Biology Models: Consider the Red Blood Cell

It was a pretty good lecture, as lectures go:  brief and to the point, with interesting subject matter– the red blood cell!  All other cells in the body depend on it to bring that life-giving substance, oxygen.  It’s tough and stream-lined to perform its function–zipping through the blood vessels with its payload, bumping into the vessel walls and other blood cells, stacking into rouleaux which reduce wear and tear.  Early on it loses its nucleus and organelles, including mitochondria, so it can transport oxygen with maximum efficiency, traveling by the bulk flow of the blood.  I described its width–8 microns–and the fact that it can fold to fit through capillaries that are only 4 microns in diameter.  A lovely little cell, admirable in every way!

And the next day the class remembered nothing!  I could almost believe we were viewing each other from alternate universes, with no sound and no meaning bridging the gap in between.  Over the summer I thought about it a lot, and finally I went shopping.  In a pet store I found a flexible rubber frisbee.  The fabric store yielded some stretchy red cotton knit and some batting to pad the edges.  Then I went home and sewed a red blood cell, a handsome bi-concave disc, flexible yet strong.

In time, I added to the one red blood cell: an ABO set plus a sickle cell.

In the new school year the day finally arrived when the lesson included blood cells.  This time I tossed the disc to a kid in the middle of the room, asking “What is this?”  They passed it around, looked at it, and came up with the answer.  “Why do you think so?”  “What characteristics do you notice?”  “How can this 8-micron-wide red blood cell fit through capillaries only 4 microns in diameter?”  “What could be the benefit of having no mitochondria?”  At this point I added five minutes worth of further information.  The next class meeting, the students could tell me a lot about red blood cells, without even checking their notes.  Over time that one red blood cell grew to a collection of four, with black and white buttons to represent blood type antigens, plus an appropriately shaped sickle cell.

My conclusion:  an object to hold in the hand, to observe, to bend, and even toss around the room, made quite a positive difference in kids’ receptiveness and retention!  Probably any teacher reading this has already reached this conclusion for her/himself, and I knew this too, even before the red blood cell epiphany.  However, after that I devised even more biology models, and I used them in a more determined and systematic way.  Using them in an introductory lecture, then having students explain key concepts using them, and finally, bringing them out for review prior to tests–this is a powerful strategy to enhance student understanding and recall.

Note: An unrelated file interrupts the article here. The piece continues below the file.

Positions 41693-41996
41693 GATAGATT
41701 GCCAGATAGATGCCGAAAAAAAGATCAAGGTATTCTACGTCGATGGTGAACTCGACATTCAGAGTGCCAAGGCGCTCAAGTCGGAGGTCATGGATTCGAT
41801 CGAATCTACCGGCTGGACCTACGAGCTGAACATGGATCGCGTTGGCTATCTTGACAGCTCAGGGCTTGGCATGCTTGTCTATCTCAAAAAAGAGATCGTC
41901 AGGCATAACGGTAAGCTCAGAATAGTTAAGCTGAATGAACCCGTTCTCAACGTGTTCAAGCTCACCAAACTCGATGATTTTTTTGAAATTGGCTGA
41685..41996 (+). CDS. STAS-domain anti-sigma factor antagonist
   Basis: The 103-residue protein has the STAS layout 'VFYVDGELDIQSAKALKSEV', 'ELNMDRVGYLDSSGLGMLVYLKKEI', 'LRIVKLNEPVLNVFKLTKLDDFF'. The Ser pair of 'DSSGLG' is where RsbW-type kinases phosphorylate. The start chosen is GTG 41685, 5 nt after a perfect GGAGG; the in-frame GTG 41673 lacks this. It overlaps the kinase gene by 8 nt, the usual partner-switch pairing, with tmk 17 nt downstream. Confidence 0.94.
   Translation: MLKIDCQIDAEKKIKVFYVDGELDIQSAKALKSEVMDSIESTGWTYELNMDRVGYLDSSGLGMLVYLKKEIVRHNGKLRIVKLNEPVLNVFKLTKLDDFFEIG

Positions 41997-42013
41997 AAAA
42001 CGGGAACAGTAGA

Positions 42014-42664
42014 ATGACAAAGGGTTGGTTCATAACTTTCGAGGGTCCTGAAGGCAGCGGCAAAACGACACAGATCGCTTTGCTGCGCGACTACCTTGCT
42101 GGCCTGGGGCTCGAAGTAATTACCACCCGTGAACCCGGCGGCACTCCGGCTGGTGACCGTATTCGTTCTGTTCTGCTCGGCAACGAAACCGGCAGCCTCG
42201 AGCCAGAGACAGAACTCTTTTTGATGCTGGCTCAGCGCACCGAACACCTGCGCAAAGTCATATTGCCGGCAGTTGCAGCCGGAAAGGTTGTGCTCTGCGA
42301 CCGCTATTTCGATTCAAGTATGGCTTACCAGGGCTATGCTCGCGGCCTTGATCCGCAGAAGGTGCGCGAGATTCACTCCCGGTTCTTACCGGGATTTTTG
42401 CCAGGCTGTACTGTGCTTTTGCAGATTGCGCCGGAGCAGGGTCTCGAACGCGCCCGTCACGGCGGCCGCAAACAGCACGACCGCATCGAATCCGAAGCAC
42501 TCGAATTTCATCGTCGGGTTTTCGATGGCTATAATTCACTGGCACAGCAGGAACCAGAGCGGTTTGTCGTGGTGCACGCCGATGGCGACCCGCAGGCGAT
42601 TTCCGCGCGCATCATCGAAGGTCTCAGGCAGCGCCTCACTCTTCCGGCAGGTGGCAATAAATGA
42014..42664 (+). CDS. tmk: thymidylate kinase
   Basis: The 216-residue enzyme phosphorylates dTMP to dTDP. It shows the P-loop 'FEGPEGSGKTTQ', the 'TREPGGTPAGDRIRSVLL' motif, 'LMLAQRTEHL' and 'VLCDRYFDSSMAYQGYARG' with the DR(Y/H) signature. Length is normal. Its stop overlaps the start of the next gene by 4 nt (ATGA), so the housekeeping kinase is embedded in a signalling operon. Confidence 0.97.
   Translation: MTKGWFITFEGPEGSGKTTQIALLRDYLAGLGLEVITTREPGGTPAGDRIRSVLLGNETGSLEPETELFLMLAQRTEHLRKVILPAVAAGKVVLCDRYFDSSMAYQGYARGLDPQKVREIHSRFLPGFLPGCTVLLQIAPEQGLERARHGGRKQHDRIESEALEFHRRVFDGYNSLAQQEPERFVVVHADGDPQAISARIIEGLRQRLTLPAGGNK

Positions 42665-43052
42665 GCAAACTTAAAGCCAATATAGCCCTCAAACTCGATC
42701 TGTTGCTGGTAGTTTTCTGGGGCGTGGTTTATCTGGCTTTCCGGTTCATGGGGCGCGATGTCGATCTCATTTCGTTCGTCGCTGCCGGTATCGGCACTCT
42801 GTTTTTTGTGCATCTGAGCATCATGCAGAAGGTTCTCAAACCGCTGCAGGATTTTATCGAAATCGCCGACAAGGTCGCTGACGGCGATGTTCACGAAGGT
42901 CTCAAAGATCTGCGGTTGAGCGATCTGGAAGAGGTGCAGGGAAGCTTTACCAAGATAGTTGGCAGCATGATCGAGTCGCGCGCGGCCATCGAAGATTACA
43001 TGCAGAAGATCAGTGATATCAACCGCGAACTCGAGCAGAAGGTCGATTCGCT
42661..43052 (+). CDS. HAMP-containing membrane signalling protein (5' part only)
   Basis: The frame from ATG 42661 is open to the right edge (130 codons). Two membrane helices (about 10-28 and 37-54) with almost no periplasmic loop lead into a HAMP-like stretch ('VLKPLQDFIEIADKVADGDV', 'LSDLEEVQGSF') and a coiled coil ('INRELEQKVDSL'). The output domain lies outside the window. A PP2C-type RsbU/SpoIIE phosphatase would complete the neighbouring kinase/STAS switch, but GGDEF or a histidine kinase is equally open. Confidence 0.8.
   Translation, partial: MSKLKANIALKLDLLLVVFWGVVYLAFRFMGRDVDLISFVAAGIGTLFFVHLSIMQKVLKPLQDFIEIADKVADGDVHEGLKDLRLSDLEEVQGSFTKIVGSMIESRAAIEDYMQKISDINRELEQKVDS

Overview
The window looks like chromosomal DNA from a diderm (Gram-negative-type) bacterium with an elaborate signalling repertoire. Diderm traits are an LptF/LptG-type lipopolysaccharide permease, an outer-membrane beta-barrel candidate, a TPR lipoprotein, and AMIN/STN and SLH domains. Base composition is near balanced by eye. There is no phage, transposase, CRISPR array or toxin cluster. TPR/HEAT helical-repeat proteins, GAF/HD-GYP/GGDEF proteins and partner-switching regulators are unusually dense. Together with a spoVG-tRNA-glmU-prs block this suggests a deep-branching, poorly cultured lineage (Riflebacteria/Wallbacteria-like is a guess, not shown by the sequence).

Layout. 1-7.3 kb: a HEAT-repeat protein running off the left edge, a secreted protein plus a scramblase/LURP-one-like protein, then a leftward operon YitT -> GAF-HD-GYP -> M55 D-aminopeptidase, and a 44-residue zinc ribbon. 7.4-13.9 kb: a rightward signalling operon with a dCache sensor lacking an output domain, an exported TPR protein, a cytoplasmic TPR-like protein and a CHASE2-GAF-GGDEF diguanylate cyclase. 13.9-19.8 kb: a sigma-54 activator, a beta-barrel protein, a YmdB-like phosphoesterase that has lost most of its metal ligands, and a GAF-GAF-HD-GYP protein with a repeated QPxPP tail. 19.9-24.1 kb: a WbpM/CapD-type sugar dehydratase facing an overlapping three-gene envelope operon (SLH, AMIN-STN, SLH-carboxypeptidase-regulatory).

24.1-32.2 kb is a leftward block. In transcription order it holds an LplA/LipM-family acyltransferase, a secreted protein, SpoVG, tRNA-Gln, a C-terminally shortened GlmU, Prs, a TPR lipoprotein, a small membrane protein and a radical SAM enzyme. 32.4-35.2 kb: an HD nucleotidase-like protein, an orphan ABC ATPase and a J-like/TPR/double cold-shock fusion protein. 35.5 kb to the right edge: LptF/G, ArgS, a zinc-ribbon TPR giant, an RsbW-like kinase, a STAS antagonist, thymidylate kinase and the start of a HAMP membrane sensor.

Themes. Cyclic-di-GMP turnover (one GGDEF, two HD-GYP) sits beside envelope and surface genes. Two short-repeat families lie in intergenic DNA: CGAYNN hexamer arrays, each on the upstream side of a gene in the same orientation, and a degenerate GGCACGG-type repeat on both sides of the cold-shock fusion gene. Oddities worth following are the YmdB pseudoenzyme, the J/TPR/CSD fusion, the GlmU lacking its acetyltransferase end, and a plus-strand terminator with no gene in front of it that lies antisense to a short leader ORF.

So when and how could a teacher use manipulatives?

  1.   Introduce a topic:   Bring out your biology models to lead into a lecture.
    Question the students:  What do you observe?  What do you suppose it represents?  What is its function?  Comment on the surface area-to-volume ratio– is surface area increased by the way the object is shaped?  How would that affect its function?  How might it interact with what you studied before?
  2.  In your lecture:  Manipulate the biology model yourself as you discuss it.
  3.   Pose a mystery:  Hand out the model and have students examine it to find an answer.    Ex:  How does this red blood cell, 8 microns in diameter, pass through a capillary that’s only 4 microns wide?
  4.   Have students use the object to explain its function to the class.
  5.   For a powerful review:  Put your biology models out in stations with question cards for the students to use, answering  together as they move around the room.
  6. Comply with NGSS:  NGSS calls for use of models.  When there isn’t time for students to create their own, then bring out biology models you have made or purchased, and watch your students get engaged.

 

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